The issues concerning young people are among the priority areas for a number of Shura Council election candidates due to the importance of this segment of society and the big role they are expected to play in the further progress and development of Qatar through optimum use of their potentials.
With less than a week to go for the Shura Council election, candidates are busy putting forward their plans and programmes in order to impress voters.
The candidates present well-studied and detailed programmes to their voters, inviting discussions as they promote themselves as potential future representatives and voices of the public, highlighting their demands before the council.
In particular, young people's concerns and demands make up a considerable part of the candidates' programmes and plans. The main suggestions in this regard include suitably qualifying young people to meet the demands of the labour market, opening the field for technical and occupational education, linking university education to the needs of the local labour market, further development of the national employment platform (Kawader), expansion of technological and artificial intelligence specialties and employment of young graduates in jobs suitable for their education.
At a forum hosted recently by local Arabic daily Arrayah, the candidates discussed their views and the programmes they have adopted to address these issues in case they successfully make it to the council.
Mawda al-Buainain, a candidate for the 15th constituency, stressed the need to raise the political awareness of the public as sees this as a strong guarantee for building a strong nation that will preserve its stability and foundations amid an ever-changing international community.
She noted that the media and educational institutions and organisations could play a key role in spreading such awareness and help people support the proper decisions at the right time. Accordingly, she suggested the creation of a 'mini-parliament' dedicated to young people, where they can raise and discuss issues of concern.
Hassanat al-Abdalla, a candidate for the 17th constituency, called for linking the outcomes of the educational system to the needs of the labour market and attract more students to go for industrial and vocational education. She said education should, above all, enhance the skills and capabilities of students rather than just give them degrees that may not be as useful to them or the market. Further, she said young and aspiring entrepreneurs should be supported in all possible ways, especially those who have creative ideas. In particular, she said small- and medium-sized enterprises should be backed by the authorities concerned to mitigate the risks involved for beginners.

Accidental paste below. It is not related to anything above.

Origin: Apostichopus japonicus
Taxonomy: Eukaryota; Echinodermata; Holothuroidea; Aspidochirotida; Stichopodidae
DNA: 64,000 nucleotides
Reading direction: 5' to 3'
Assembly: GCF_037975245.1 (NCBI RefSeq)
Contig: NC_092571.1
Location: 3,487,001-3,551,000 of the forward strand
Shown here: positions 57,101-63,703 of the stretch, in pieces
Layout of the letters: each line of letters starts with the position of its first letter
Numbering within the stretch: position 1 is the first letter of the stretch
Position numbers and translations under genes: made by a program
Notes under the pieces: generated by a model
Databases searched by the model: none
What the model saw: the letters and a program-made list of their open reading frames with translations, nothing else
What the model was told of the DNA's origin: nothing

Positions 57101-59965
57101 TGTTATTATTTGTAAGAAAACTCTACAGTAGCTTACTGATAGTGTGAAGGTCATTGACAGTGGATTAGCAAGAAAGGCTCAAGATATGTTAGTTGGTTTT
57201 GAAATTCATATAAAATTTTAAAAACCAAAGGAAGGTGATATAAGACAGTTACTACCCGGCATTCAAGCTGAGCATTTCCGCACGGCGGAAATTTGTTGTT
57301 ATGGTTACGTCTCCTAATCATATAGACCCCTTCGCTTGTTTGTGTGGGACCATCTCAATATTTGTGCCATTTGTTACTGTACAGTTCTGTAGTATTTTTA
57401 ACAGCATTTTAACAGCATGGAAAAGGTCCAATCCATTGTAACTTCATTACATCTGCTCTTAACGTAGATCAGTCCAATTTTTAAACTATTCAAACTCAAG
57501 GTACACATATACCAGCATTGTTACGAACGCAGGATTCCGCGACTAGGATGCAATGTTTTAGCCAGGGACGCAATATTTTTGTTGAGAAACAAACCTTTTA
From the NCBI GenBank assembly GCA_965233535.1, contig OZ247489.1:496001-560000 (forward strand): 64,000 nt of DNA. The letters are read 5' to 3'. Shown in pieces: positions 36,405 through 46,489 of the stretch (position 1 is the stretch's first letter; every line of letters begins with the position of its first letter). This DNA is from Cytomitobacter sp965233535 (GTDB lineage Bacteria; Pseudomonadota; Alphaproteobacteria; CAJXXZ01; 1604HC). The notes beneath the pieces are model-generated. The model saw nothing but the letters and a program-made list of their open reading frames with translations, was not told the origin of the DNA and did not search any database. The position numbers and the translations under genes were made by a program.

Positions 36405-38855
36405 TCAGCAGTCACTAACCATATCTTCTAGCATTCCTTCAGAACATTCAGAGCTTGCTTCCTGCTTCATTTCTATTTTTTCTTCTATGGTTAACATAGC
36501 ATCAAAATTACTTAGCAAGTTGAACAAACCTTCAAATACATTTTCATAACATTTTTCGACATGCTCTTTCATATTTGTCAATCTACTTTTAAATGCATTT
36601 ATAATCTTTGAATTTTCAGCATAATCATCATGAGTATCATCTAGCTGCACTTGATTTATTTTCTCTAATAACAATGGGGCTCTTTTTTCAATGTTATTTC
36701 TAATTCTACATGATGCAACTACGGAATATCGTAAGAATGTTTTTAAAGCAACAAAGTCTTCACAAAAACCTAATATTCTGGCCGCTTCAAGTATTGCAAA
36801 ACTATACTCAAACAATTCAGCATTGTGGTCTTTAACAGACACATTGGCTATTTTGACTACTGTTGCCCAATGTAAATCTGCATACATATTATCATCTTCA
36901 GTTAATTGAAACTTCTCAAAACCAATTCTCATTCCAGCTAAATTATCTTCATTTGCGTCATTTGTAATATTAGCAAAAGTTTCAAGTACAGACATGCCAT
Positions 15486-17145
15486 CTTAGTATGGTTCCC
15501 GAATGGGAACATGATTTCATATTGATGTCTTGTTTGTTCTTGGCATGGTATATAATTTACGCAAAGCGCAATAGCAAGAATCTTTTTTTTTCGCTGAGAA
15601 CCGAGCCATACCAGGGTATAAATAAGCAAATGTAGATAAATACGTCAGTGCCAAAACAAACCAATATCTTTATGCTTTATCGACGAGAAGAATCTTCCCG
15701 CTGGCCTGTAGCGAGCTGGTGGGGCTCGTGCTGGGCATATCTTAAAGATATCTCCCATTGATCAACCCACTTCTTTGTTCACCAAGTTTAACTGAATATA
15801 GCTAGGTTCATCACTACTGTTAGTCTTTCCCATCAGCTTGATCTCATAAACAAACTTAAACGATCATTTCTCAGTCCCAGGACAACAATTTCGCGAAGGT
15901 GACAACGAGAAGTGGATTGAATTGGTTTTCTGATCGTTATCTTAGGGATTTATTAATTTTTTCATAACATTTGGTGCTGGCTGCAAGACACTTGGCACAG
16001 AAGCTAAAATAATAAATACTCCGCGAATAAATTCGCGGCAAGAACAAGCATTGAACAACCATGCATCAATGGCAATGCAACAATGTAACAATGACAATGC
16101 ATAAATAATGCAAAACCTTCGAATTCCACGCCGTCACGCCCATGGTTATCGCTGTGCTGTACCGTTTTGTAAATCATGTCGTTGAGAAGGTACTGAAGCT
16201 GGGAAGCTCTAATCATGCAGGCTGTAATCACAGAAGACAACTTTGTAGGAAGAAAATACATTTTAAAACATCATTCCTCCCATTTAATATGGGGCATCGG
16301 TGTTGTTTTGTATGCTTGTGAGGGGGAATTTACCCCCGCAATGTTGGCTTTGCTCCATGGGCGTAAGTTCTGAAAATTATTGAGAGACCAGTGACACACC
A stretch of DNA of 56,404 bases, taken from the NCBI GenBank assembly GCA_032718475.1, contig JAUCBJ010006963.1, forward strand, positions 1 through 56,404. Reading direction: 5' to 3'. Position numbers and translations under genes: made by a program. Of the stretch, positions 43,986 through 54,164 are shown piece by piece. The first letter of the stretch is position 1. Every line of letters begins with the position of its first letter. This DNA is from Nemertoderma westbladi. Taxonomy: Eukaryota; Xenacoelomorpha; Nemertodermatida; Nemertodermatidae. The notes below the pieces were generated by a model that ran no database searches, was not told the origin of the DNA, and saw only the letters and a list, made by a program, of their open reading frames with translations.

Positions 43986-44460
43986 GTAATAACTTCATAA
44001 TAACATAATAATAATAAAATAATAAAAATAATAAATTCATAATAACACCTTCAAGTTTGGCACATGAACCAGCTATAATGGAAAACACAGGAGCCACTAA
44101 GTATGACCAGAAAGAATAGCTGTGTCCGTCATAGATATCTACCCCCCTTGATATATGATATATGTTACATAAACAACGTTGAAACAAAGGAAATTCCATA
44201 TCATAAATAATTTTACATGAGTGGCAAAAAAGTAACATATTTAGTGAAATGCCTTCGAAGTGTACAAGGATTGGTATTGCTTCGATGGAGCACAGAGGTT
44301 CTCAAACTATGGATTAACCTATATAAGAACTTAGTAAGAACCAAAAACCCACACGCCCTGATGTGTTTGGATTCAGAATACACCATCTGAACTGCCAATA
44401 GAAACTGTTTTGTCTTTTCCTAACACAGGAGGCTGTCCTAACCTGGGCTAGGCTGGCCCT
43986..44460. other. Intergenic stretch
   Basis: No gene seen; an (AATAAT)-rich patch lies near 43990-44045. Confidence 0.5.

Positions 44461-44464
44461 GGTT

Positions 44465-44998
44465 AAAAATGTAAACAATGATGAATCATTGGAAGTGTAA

Fatima al-Abdulla, a candidate for the 17th constituency, sees the need to make the related laws clearer and more well-defined to enable young people to get easy access to posts and jobs suitable for their qualification.
On the other hand, she stressed that there should be a balance between the number of graduates in a certain field and the number of vacancies that would be available. For instance, there a need for more Qataris to take up medical specialties more than engineering and business management, she felt.
Talmis Hamad Talmis al-Hajiri, a candidate for the 29th constituency, said he aims to represent the voice of the Qatari people and young Qataris in particular and make them heard at the decision-making level. He also stressed that he would work to have a comprehensive health insurance system in the country and give young Qataris the opportunity to assume leadership positions.
He believes that providing more employment opportunities in the private sector has become a challenge, one that has to be addressed adequately and needs to be among the top priorities of the upcoming council, while enhancing the desired job security for them.
Mohamed al-Nabit, a candidate for the 16th constituency, stressed the importance of engaging young Qataris in the private sector through introducing the required laws and regulations in this area. Besides, new laws should be created to protect young Qatari entrepreneurs against the potential risks of financial losses that could discourage them from going ahead with their private projects and investments.